Michael Nash, record-keeper of the left, dead at 66

Michael Nash.

BY GARY SHAPIRO  |  Michael Nash, a leader in preserving the history of the left, has died. As educator, archivist and historian, Nash led New York University’s Tamiment Library and Robert F. Wagner Labor Archives.

“Mike had a profound understanding of how the history of the left fit together with all its parts. It was so alive to him, he brought it to life for others,” said Michael Stoller, director of collections and research services at N.Y.U. Libraries.

Stoller said Nash was both archivist and academic.

“He understood what scholars themselves were looking for in an archive,” he noted.

The Tamiment collection has vast holdings relating to radical history of many stripes.

The Wagner Archives have traditionally sought to preserve the historical record of the trade union movement, with a special focus on the New York labor movement.

“He sought to enrich the collection with archival material and programming on the social and cultural history of the working class,” said N.Y.U. history professor Daniel Walkowitz.

The tousle-haired Nash could be seen working long hours, introducing student classes to the collection or advising visiting fellows. He forged closer relations with such intramural institutions as Ireland House.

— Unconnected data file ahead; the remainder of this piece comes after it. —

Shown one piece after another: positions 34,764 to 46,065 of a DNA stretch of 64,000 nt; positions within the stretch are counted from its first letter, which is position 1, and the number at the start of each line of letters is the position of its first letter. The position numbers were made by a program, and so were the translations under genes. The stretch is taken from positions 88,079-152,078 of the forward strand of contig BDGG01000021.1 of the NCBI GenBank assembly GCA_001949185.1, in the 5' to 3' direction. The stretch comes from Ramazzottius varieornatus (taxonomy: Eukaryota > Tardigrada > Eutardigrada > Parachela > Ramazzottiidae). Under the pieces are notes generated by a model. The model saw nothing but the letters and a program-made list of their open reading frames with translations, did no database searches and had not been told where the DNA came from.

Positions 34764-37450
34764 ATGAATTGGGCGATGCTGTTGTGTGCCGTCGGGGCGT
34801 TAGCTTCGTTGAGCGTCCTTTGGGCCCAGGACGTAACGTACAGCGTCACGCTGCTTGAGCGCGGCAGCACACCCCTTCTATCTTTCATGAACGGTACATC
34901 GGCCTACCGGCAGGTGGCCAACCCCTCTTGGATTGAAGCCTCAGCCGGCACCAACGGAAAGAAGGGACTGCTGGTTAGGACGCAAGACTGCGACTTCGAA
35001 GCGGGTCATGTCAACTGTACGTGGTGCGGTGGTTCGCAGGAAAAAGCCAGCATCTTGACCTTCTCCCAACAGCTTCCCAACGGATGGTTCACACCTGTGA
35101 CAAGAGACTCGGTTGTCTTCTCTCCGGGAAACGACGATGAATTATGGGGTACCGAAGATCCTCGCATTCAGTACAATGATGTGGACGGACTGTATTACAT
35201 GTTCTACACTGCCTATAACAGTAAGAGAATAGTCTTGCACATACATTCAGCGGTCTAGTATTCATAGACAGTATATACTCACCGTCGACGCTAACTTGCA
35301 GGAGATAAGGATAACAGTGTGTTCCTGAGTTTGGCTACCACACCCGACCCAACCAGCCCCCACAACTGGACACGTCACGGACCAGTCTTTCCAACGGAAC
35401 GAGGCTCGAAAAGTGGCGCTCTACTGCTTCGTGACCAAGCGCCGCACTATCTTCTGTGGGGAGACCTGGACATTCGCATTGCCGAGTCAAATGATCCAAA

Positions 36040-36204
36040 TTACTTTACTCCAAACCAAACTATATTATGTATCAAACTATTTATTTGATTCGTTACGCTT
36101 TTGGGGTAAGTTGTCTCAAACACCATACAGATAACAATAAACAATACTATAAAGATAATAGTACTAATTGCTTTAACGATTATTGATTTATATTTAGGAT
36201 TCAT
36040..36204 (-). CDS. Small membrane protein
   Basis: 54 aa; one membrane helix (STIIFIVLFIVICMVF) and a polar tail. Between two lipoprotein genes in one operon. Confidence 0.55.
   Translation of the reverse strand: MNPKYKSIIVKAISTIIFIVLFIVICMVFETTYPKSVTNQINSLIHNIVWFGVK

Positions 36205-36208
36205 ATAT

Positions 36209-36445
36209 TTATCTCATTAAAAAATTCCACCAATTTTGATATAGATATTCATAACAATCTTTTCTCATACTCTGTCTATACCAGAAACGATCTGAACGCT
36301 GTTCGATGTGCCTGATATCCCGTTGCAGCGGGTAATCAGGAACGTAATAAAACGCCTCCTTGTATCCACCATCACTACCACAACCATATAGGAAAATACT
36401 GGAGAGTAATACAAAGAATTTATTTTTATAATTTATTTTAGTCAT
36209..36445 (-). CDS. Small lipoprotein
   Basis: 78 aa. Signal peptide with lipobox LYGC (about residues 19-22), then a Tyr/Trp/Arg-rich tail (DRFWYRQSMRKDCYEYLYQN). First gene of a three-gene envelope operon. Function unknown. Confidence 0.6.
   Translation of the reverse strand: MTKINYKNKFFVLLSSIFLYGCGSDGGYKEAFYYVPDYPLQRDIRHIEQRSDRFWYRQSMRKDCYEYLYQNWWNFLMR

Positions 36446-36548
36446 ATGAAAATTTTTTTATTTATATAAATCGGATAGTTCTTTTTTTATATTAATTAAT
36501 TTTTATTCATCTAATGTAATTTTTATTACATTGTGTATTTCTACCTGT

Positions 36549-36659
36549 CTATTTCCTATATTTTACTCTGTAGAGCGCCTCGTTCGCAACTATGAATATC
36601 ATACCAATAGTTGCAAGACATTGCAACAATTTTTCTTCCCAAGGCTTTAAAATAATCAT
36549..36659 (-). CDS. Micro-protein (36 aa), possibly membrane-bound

He landed collections of Guantanamo lawyers, Victor Navasky of The Nation, and those of Howard Zinn, whose papers are at the intersection of history of the left and the subject of writing history itself.

Michael Ratner, the president of the Center for Constitutional Rights, recalled marveling as Nash dove athletically into a damp room off an underground parking garage in Brooklyn to expertly select boxes from activist lawyer William Kunstler’s papers.

Nash’s acquisition of the archive of C.I.A. apostate Philip Agee amounted to cloak-and-dagger. The flight from Havana to Montreal was met on the tarmac by the Canadian mounted police, the C.I.A. and the F.B.I. The materials were redirected to Ohio, where they were confiscated and sent to Washington, D.C. Most of it eventually arrived at the Tamiment.

“He knew it was going to be important to researchers,” said Stoller.

The Tamiment now also has Agee’s typewriter that had once been bugged.

The archivist’s most eye-opening catch came after receiving a phone call from the Communist Party U.S.A. asking if he would have their archives, due to remodeling and lack of funding.

Nash rooted around dusty filing cabinets, closets and storage areas.

“They didn’t take anything away, they didn’t know what I was looking for, they didn’t review anything,” he told NPR in 2007. “You know, I’ve been in this business for 35 years and that’s never happened.”